Twenty-fifth Sunday in Ordinary Time – Year A
Is 55:6-9, Ps 145:2-3, 8-9, 17-18, Phil 1:20c-24, 27a, Mt 20:1-16a
During the Spanish Civil War, which took place from 1936 through 1939, thirteen bishops, over four thousand priests, two thousand male religious, three hundred sisters, and thousands upon thousands of lay people were martyred. Among them, we have Blessed Florentino Asensio Barroso, who was then bishop of the diocese of Barbastro. He hadn’t even been bishop there five months when he was imprisoned, tortured, and killed for his faith. As they led him to the place where they would kill him, one of his captors asked, mockingly, if he knew where he was going. Blessed Florentino calmly replied, “I’m going to heaven.” “I’m going to heaven.”
Today’s readings all give us a glimpse into the reward that awaits us if we remain faithful to God’s commandments. Through the prophet Isaiah, we’re told God is waiting for us to call on His mercy. He wants to forgive us, and the reward He has for us far exceeds what we can fully understand. Likewise, we all know people who are afraid of dying, and yet in his letter Saint Paul tells us that he “long[s] to depart this life and be with Christ, for that is far better.” In the Gospel parable, Jesus tells us that the reward of heaven requires work; it requires effort on our part. In His mercy, God generously offers that reward even to those who come late to a life of holiness.
Thinking about heaven not only encourages us to try with all our hearts and souls to reach it, but it also helps us to overcome the difficulties and challenges that we face in this life. Saint Joseph Cafasso used to say, “O Heaven, whoever thinks on you will never suffer from weariness!” So then, let’s consider just two points: first, what heaven is, and, second, how it should affect my daily life. What is heaven, and how does it affect me in my daily routine?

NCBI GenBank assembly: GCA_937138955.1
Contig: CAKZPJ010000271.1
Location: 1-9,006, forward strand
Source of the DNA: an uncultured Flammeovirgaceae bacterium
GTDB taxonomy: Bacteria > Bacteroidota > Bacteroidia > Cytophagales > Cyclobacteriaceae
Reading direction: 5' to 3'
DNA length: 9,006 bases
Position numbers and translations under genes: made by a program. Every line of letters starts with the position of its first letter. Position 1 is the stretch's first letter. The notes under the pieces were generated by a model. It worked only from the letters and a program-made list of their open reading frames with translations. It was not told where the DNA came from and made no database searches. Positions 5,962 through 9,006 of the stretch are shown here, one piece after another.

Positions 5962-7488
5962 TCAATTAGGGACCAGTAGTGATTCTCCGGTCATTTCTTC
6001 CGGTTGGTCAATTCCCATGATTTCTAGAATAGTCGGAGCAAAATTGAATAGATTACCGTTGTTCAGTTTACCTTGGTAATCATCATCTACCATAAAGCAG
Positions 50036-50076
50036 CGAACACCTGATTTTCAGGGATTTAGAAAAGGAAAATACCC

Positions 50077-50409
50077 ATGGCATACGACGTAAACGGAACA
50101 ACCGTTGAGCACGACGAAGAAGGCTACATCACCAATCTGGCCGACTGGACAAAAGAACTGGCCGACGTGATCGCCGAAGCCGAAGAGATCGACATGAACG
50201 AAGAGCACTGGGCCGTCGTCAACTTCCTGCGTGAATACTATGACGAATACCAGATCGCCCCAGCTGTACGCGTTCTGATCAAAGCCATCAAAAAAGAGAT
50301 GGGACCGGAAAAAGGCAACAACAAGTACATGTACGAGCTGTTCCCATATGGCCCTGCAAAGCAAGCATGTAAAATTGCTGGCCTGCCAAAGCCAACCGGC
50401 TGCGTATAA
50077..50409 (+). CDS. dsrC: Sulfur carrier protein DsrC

Regarding the first, the Catechism tells us that “Those who die in God’s grace and friendship and are perfectly purified live forever with Christ. They are like God for ever, for they ‘see Him as He is,’ face to face.” Those phrases, “as He is” and “face to face” are taken from the Bible, but we shouldn’t understand them as though it were the sort of seeing I do now, with my physical eyes. Rather, it’s a seeing with my mind, as, for example, when we say, “Oh, I see!” because we’ve understood something. It is a vision of God’s essence, and seeing it makes us so happy that it’s called the beatific vision. In her diary, Saint Faustina describes the happiness of heaven in a vision she had. She writes: “Today I was in heaven, in spirit, and I saw its unconceivable beauties and the happiness that awaits us after death. I saw how all creatures give ceaseless praise and glory to God. I saw how great is happiness in God, which spreads to all creatures, making them happy; and then all the glory and praise which springs from this happiness returns to its source; and they enter into the depths of God, contemplating the inner life of God, the Father, the Son, and the Holy Spirit, whom they will never comprehend or fathom. This source of happiness is unchanging in its essence, but it is always new, gushing forth happiness for all creatures.”
The Catechism continues saying: “This perfect life with the Most Holy Trinity – this communion of life and love with the Trinity, with the Virgin Mary, the angels and all the blessed – is called ‘heaven.’ Heaven is the ultimate end and fulfillment of the deepest human longings, the state of supreme, definitive happiness.” Think of those words: the fulfillment of the deepest human longings, to be supremely happy, without the possibility of losing that happiness, to be free from all anxiety and sadness. Here on earth, we know that any happiness or pleasure we experience is passing; in heaven, though, the happiness is permanent, and at each moment it becomes deeper and greater. At the end of one of his novels, the English author C. S. Lewis describes the happiness of those heaven. He says: “We can most truly say that they all lived happily ever after. But it was only the beginning of the real story. All their life in this world . . . had only been the cover and the title page: now at last they were beginning Chapter One of the Great Story which no one on earth has read: which goes on forever: in which every chapter is better than the one before.”